AverMedia DVB-T USB 2.0 review

Possibly the most interesting product so far from peripheral lead kings AverMedia, this nifty box will slip inside a cigarette box, yet has the power to pluck digital terrestrial TV from the air and display it on your Windows driven desktop or laptop PC.

Since the collapse of OnDigital, the number of TV owners making best use of free-to-air digital TV channels has surged, fuelling the initial drive to push users away from standard terrestrial telly. Depending on your antenna arrangements, the location of your house, and the position of the TV within it, (and any cars with pre-1986 engines driving by), you will either love this or hate it. Sure, the platform is narrow and the box needs a rather long list of system requirements, from Pentium 3 (for basic viewing), Pentium 4 (for time shift and MPEG2 recording) as well as Direct X support and an AC-97 compatible sound card, but at least it stretches beyond the confines of XP, although only to Win 2000.

Setup is easy, providing you have good signal strength even with the included equipment. If not, scanning for channels is a real pain, and if you cannot find a particular band (mux), you will be missing all the channels in that cluster. Providing you can find a channel, the time taken from driver installation to blissful viewing is less than 10 minutes. If you need it, there's an extra USB cable to plug in.

This beast requires raw power- a split USB cable even via USB 2.0! The USB cable does save the need for batteries or cables. Once powered up, an advanced PC will deliver full screen picture, with crisp sound. The DVB-T delivers the full functionality one would expect from a set top box- blue light, remote control, on screen 7-day programme guide and even all those digital radio stations. Because this box supports HDTV, an HD ready TV, notebook or monitor will deliver a very high quality picture.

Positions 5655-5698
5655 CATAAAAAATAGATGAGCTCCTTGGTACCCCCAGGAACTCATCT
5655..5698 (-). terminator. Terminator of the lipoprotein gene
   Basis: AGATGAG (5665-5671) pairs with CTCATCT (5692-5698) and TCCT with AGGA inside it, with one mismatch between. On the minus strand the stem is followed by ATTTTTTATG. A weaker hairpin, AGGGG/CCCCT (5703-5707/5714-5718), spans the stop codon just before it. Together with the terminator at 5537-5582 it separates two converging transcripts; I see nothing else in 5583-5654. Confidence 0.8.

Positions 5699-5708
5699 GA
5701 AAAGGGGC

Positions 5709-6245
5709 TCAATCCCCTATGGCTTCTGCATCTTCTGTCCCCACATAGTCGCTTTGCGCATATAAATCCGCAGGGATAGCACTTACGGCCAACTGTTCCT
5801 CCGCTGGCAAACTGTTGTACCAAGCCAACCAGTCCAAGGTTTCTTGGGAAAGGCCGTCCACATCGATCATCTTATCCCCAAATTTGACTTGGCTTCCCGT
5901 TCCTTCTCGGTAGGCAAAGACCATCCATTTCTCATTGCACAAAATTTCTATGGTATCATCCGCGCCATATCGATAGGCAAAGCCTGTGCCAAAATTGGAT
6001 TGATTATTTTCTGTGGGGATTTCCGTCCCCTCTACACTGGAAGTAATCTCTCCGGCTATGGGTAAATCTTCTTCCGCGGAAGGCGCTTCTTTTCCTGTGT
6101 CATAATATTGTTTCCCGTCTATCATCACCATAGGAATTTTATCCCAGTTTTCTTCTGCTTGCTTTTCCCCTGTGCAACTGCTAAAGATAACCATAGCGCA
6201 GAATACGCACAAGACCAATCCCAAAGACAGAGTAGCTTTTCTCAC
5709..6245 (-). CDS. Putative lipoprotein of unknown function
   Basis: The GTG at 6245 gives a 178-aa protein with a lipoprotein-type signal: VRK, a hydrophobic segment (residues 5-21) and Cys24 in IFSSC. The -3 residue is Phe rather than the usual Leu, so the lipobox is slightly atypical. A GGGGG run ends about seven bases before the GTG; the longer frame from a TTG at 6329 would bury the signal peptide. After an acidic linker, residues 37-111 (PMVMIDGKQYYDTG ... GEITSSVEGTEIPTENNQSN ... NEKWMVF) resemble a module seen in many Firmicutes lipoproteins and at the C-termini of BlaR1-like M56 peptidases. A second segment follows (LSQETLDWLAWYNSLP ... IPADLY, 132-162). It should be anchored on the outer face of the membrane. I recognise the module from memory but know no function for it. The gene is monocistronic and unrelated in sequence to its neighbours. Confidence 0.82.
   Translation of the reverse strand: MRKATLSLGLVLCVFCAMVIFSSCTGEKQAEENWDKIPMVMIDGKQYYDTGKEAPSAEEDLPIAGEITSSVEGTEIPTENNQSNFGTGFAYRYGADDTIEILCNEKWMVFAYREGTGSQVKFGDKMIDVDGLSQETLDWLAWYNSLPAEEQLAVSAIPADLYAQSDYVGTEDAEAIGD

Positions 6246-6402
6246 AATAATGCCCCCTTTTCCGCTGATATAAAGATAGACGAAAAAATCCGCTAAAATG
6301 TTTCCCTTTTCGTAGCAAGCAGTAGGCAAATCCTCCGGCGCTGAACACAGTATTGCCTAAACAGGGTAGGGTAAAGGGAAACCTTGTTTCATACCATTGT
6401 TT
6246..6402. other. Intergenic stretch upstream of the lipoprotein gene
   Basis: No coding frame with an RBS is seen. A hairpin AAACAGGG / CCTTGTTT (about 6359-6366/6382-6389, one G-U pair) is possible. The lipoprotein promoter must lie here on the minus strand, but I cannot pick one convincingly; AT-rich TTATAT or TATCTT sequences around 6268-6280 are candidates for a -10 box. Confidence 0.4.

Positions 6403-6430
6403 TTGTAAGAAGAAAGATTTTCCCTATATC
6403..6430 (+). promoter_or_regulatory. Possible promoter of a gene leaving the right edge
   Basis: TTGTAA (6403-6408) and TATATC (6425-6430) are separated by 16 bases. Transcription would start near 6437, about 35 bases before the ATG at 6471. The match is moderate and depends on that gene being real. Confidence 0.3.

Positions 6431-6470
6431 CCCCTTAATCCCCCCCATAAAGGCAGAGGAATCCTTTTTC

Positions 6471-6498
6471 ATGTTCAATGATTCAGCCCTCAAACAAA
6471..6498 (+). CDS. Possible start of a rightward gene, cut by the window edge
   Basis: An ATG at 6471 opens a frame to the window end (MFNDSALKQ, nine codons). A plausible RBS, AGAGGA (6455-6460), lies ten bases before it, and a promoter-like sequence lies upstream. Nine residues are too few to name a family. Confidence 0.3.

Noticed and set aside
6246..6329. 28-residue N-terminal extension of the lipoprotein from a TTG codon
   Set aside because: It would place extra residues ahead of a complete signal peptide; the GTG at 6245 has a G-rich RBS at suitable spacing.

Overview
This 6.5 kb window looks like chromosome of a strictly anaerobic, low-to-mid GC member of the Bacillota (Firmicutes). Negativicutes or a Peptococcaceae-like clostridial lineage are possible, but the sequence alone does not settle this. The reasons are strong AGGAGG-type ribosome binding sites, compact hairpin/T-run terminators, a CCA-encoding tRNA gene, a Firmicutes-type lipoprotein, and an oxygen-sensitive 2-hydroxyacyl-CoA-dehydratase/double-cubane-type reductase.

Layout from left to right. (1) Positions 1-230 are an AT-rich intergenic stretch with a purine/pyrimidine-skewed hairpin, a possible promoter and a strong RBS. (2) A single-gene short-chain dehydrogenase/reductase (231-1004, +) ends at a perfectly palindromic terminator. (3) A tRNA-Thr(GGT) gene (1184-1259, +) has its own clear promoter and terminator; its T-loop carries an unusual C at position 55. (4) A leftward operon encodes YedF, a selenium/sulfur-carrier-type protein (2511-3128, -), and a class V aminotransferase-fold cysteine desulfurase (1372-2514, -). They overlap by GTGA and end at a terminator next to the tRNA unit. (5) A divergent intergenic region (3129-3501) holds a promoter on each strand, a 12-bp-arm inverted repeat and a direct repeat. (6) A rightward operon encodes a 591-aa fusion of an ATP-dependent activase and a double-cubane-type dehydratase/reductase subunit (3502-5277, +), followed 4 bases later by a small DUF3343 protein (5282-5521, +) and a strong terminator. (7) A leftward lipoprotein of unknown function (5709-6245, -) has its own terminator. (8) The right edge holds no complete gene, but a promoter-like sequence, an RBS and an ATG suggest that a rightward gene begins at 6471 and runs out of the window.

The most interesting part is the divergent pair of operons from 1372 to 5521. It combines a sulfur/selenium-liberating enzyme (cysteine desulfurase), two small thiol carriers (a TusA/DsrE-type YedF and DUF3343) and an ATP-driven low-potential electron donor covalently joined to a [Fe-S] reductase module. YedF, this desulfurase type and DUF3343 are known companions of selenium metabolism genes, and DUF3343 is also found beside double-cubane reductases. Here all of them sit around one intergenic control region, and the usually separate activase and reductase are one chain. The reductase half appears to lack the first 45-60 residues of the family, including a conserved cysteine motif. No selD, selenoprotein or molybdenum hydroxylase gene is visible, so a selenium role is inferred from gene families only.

The most advanced features of a set top box are here too. Timer recording is as with a video- you can even programme the box, then put the PC in sleep and still capture the broadcast. Recorded MPEG2 is smoothly played back from the HD, and live broadcast recorded/ paused, as with Tivo, Sky Plus. Be aware, you will need at least 256Mb RAM for this- twice the requirement for standard viewing. However since 1GB RAM is now the standard for the most demanding games, we'd expect the majority to have at least 512MB anyway.

Verdict

Infuriating? Yes, it can be, but with the right machine and a good signal, it has everything a set top box can deliver, in a far smaller shell. Without a decent signal, all hope is lost though. Even if you do not have the most advanced PC, you should still be able to receive TV and radio. While the ‘TV on the move’ idea is a bit far fetched- try moving the antenna at all and you’re likely to freeze the picture- this is as good a picture as we’ve seen, displaying in a full PC screen at 16:9 ratio widescreen.

However, even with a glass screen filter, the old adage about not sitting so close to a an ordinary television CRT goes double for a computer monitor- you’re supposed to sit well back and enjoy the show, to avoid eyestrain, something you only had to do when watching DVDs before (even when pushed up to 100Hz). This final catch - plus the fact you can buy conventional Freeview boxes for as little as £35 for the no-frills variety and £50 for the average - might be two factors that make you reconsider the Avermedia. If you’ve previously not bothered with a TV card though, it might as well have all the bells and whistles. Also if you’ve already junked the CRT for a TFT Flatpanel monitor, chances are you’ll get the best use out of the DVB-T. For certain programmes like soap, you can listen to them in the background while getting on with other things anyway - it’s not like you’ll miss anything.